- any of numerous, medium-sized songbirds of the family Turdinae, usually dull brown and often speckled below, and including many outstanding singers.
- any of various superficially similar birds, as the water thrushes.
- Slang. a female professional singer, especially of popular songs.
Origin of thrush1
- Pathology. a disease, especially in children, characterized by whitish spots and ulcers on the membranes of the mouth, fauces, etc., caused by a parasitic fungus, Candida albicans.
- Veterinary Pathology. (in horses) a diseased condition of the frog of the foot.
Origin of thrush2
Examples from the Web for thrush
Contemporary Examples of thrush
Its authors speculate that kombucha “may be very healthful” in combating yeast infections, thrush, and other forms of candidiasis.Is Celebrity Favorite Kombucha Really a Health and Anti-Aging Cure?
February 28, 2012
Historical Examples of thrush
A thrush sat in the hedge, and she was singing her morning song.A Little Book of Profitable Tales
However, when you can't get a thrush, eat a blackbird, as the proverb says.A Comedy of Marriage and Other Tales
Guy De Maupassant
No amount of hushing has any effect; you might just as well hush a blackbird or a thrush.Jan and Her Job
L. Allen Harker
He was talking with her in an English garden and a thrush was singing overhead.Murder Point
The thrush sang his two syllables on the budding guelder-rose.Howards End
E. M. Forster
- any songbird of the subfamily Turdinae, esp those having a brown plumage with a spotted breast, such as the mistle thrush and song thrush: family MuscicapidaeCompare water thrush Related adjective: turdine
Word Origin for thrush
- a fungal disease of the mouth, esp of infants, and the genitals, characterized by the formation of whitish spots and caused by infection with the fungus Candida albicans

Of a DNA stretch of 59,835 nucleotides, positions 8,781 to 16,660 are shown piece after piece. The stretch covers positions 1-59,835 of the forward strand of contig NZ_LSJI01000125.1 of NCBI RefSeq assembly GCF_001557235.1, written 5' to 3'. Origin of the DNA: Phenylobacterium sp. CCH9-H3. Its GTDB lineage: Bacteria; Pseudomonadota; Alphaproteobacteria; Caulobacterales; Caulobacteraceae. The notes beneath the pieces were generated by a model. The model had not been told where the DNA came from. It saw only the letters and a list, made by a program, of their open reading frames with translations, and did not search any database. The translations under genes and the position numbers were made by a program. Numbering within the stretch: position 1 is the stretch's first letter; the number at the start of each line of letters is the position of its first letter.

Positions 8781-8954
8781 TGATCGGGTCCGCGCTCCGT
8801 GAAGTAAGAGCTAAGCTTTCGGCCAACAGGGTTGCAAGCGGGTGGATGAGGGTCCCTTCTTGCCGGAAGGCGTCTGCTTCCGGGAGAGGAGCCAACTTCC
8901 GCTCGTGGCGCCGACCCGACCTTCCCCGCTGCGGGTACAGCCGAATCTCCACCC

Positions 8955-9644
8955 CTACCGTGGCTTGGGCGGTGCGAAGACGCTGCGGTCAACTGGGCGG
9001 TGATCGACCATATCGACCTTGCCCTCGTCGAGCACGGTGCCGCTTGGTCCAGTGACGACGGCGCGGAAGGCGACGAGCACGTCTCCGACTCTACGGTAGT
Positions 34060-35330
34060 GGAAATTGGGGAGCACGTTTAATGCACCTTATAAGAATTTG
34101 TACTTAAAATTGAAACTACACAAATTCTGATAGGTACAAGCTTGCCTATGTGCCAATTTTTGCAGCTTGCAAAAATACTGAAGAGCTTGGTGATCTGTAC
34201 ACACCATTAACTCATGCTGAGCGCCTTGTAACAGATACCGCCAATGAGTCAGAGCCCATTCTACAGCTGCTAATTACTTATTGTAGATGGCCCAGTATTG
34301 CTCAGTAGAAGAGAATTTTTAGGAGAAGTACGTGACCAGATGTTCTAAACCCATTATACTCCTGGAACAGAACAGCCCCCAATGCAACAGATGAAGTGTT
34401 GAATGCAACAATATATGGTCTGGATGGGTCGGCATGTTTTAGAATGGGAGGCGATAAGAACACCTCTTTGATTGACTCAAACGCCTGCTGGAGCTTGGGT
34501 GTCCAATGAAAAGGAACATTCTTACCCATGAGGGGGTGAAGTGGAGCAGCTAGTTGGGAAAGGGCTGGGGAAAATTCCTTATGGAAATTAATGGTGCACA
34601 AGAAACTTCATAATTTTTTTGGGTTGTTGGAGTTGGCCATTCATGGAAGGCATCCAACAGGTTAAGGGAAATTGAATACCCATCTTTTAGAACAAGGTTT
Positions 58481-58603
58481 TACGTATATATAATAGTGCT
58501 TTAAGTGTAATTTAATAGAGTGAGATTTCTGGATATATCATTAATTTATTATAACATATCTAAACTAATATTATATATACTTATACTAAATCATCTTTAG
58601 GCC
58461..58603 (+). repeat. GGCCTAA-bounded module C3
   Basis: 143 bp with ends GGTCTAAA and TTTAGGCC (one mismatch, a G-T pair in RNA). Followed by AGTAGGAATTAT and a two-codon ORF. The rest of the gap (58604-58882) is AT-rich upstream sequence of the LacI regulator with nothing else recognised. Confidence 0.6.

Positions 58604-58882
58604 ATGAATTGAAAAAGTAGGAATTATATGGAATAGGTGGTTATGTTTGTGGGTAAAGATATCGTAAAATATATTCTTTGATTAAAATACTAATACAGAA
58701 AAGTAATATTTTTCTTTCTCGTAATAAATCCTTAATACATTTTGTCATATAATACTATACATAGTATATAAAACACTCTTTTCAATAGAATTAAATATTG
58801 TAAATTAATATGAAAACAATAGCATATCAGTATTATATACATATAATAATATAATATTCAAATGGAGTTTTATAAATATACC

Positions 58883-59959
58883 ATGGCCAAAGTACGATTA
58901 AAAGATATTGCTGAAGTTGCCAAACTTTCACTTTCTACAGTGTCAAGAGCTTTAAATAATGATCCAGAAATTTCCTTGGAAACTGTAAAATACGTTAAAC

- another word for sprue 1
- a softening of the frog of a horse's hoof characterized by degeneration and a thick foul discharge
Word Origin for thrush
type of songbird, Old English þyrsce (related to throstle), from Proto-Germanic *thruskjon (cf. Old Norse þröstr, Norwegian trost, Old High German drosca), from PIE *trozdo- (cf. Latin turdus, Lithuainian strazdas "thrush," Middle Irish truid, Welsh drudwy "starling," Old Church Slavonic drozgu, Russian drozdu).
throat disease, 1660s, probably from a Scandinavian source (cf. Norwegian, Danish trøske, Swedish torsk), but its roots and original meaning are unclear.
- A contagious disease caused by a fungus, Candida albicans, that occurs most often in infants and children, characterized by small whitish eruptions on the mouth, throat, and tongue, and usually accompanied by fever, colic, and diarrhea.
- An infectious disease, caused by the fungus Candida albicans, characterized by small whitish eruptions on the mouth, throat, and tongue, and sometimes accompanied by fever, colic, and diarrhea. Thrush is most often seen in infants, children, and people with impaired immune systems.
- A degenerative condition of a horse's foot, usually caused by unhygienic management.